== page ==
As you work on your church’s social media plan, making the most out of the content you already have should be on the top of your mind in order to get the most out of your limited time in the church office. Facebook is a wonderful social media platform to transition your print or emailed newsletter to a new digital format without much additional effort from yourself or your office staff. Additionally, much of your congregation is already on Facebook, and developing ways for them to engage with the congregation and stay informed is crucial.
You can reach more people through your online content by utilizing the features Facebook gives users to see the latest information as it comes out. Read below to see some of the ways you can transform your church’s newsletter to easy and efficient social media posts.
Assessing What You Have
As you begin this process, look at what you already have in your newsletter. For example, if you are advertising a potluck or annual bake sale, you may have a graphic built up and a small paragraph written about the details. If you have those pieces, you already have the first few components of you new Facebook post. If not, there are plenty of free websites, such as Canva, that can help you easily create something appealing for your graphic.
A Helpful Tip: Social media users are drawn to familiar faces in the posts they see. Pictures from earlier events in your church will give your posts more personality and make for a great graphic.
In addition to a traditional post using a small paragraph and image, consider making a thirty-second video of your pastor inviting everyone to this event. Spend some time looking over what was written in the newsletter, and consider how you can adapt that into a short recorded message. Your pastor can either read word for word what was said or he can make it personal by speaking from his own experience with the event. Either way, this type of format is great for Facebook and is easy to adapt for Instagram Reels as well.
Be prepared to recirculate this information a few times before an event so people are sure to see your post and add it to their calendar.
Integrate Sign-Up Links
A useful feature of social media is the ability to add direct links in your posts on most sites like Facebook. If you would like your members to sign up to bring specific foods to the potluck, give them a link to an Excel sheet or website to do so. This same process can be done to add a link to an online prayer request page or an email to send requests to. Use this feature to help streamline events and make sign-up more convenient for you and your congregants by eliminating or reducing a step of the process. People can also easily stay up to date via an online portal rather than relying on a paper sign-up sheet.
A Helpful Tip: Use this as an outreach tool as well! Planning a VBS program that was announced in your newsletter? Create a sign-up for those outside your church to receive email information about the upcoming program to help increase your attendance.
In follow-up posts, remind your congregants to update the spreadsheets if their sign-up has changed in any way so that you are prepared with the most up-to-date information possible.
Prayer Request Posts
Another great way to take your newsletter to social media is with a weekly prayer request update. This will look significantly different from something like an event post that does not happen as frequently, but the basic set up of the posts are the same.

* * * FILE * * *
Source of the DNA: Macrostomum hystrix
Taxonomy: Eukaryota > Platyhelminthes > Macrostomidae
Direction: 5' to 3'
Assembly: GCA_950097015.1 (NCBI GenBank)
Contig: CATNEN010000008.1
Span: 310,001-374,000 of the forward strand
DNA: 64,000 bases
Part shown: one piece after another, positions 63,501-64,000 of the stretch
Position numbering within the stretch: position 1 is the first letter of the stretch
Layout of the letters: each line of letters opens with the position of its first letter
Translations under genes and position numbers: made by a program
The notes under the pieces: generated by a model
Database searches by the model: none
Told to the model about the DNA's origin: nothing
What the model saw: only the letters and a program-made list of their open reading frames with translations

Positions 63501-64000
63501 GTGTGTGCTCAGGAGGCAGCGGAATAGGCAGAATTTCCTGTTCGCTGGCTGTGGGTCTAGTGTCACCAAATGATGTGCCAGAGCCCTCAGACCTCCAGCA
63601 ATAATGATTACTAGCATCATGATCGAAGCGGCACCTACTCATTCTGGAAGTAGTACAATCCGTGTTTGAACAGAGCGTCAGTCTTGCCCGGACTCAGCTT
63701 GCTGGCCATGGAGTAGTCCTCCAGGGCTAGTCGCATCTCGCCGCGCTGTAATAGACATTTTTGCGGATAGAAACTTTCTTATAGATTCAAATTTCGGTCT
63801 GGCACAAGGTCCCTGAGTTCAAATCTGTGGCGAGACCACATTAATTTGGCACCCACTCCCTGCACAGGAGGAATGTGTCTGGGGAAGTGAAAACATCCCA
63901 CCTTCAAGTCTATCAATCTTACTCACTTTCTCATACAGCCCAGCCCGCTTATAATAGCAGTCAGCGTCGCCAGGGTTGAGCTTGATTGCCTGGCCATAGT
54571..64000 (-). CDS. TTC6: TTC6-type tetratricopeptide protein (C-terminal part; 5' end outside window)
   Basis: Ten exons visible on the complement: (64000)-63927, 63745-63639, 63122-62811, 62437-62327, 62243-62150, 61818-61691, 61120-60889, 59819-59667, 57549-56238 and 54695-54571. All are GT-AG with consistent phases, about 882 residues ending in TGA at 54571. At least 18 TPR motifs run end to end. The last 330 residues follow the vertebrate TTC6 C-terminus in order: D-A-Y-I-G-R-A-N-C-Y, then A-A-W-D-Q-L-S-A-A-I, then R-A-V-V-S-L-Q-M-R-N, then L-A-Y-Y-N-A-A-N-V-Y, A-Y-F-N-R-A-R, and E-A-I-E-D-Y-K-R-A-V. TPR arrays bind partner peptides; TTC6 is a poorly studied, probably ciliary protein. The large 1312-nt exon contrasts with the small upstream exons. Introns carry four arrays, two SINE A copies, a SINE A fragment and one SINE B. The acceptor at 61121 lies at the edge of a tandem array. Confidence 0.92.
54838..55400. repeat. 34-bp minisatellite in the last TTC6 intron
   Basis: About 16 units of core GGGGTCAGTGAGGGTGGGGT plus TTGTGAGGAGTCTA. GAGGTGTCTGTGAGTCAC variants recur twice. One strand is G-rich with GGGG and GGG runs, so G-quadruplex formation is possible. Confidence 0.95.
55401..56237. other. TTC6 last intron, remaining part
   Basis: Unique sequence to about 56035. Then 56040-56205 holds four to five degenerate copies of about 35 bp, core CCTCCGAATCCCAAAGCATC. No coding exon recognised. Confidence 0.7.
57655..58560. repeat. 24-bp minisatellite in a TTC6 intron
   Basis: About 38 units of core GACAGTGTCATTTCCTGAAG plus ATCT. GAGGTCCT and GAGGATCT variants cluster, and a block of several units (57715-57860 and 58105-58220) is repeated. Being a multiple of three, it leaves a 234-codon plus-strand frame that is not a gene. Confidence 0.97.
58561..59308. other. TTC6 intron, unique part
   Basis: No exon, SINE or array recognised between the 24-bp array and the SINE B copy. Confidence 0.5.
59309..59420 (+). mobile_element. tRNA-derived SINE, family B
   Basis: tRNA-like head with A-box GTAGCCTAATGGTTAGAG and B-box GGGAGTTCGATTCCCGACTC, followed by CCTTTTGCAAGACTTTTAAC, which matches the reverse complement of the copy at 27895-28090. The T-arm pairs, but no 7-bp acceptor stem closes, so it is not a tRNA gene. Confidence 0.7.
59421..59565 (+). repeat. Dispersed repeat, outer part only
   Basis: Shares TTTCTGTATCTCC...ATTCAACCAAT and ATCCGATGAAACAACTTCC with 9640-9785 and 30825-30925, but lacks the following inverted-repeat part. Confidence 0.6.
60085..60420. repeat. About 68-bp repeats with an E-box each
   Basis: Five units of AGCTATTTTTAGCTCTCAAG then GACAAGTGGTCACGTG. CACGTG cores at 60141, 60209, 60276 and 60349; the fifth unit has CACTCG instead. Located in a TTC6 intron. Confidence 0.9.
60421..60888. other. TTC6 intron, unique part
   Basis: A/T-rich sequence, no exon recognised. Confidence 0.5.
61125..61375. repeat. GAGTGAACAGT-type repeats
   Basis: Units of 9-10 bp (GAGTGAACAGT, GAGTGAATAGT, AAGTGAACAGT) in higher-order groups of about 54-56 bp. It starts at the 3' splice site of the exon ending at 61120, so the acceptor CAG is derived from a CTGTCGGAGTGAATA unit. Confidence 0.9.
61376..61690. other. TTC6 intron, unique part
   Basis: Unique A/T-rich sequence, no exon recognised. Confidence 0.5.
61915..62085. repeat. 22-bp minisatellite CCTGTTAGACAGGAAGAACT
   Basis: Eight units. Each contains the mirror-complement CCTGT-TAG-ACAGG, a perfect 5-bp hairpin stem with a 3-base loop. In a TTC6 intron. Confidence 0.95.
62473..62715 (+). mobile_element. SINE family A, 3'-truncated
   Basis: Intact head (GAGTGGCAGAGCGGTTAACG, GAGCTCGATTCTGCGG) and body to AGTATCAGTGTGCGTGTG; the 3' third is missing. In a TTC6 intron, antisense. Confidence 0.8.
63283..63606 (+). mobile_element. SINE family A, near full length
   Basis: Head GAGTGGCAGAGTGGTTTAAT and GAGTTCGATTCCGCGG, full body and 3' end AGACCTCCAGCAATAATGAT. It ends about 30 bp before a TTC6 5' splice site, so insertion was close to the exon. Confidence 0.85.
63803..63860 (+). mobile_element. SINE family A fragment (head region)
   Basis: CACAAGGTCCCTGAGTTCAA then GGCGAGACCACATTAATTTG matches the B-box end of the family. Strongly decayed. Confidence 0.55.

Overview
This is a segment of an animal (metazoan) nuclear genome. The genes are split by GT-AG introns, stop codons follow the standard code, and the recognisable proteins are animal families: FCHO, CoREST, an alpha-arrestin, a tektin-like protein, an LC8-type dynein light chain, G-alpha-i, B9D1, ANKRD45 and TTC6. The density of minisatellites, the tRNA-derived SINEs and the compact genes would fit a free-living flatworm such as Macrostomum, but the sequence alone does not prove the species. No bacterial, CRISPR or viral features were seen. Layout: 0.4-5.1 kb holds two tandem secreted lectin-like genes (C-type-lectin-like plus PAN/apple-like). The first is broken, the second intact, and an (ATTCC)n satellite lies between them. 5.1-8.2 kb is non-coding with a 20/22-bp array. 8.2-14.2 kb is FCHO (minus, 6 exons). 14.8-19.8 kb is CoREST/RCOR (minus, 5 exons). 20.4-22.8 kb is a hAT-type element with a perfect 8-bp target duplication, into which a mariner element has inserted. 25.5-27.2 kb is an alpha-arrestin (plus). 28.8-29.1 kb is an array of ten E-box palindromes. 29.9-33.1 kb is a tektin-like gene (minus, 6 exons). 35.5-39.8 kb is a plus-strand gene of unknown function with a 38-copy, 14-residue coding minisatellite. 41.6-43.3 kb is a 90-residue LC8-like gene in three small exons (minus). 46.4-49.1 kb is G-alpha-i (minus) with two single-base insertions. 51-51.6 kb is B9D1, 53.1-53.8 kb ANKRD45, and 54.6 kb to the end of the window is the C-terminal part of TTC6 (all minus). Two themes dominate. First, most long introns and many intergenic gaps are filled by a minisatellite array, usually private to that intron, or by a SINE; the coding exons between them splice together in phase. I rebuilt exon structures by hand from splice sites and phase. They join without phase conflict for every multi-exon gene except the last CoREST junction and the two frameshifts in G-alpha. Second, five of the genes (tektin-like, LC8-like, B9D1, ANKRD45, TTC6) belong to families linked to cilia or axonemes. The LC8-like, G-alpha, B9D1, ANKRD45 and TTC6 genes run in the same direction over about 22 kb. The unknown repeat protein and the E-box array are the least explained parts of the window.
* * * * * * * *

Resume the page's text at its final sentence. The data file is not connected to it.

Prayers from your congregation continue to change, and it’s good to change how that content is delivered on Facebook so that it doesn’t get lost in the feed. One way to do that would be create a graphic template to use twice a month and a short prayer video to use on alternate weeks. Your pastor can record himself going through a short prayer for everyone in your congregation, similar to what he does during service. This is a wonderful way to interact with your congregation on social media and remind them that their pastor takes time out of his day to pray for them.
To help boost engagement, encourage your congregants to post their prayer requests—or to offer their own prayers for those mentioned—in the comments.
Helping Your Congregation Acclimate to This Change
It is important to remember that each church and congregation is different and what works in one place will not work in the same way somewhere else. If your church body does not utilize social media much, this will be a process that takes longer to implement and see engagement on. Regularly check what you have been doing to see if it is creating real change. A willingness to evaluate your page and pivot as necessary will give you the opportunity to serve your people in a new way.
Continue to remind your congregation about these social posts regularly. Perhaps post a small blurb in the print newsletter as well to help bridge that gap and move people toward your social media pages.
Finally, encourage your congregation to go to Facebook and turn on notifications for your posts. For your members, this is as easy as going to the drop-down menu marked by three ellipsis points (...) or three lines on the top of your church’s page and selecting the little bell icon. By doing this, they will be able to see what is going on in your church, upcoming events, reminders, and other news that you are sharing in real-time. If your members don’t want the notifications, simply liking your page (or becoming a member if it’s a group) will show them your posts in their Facebook feeds.
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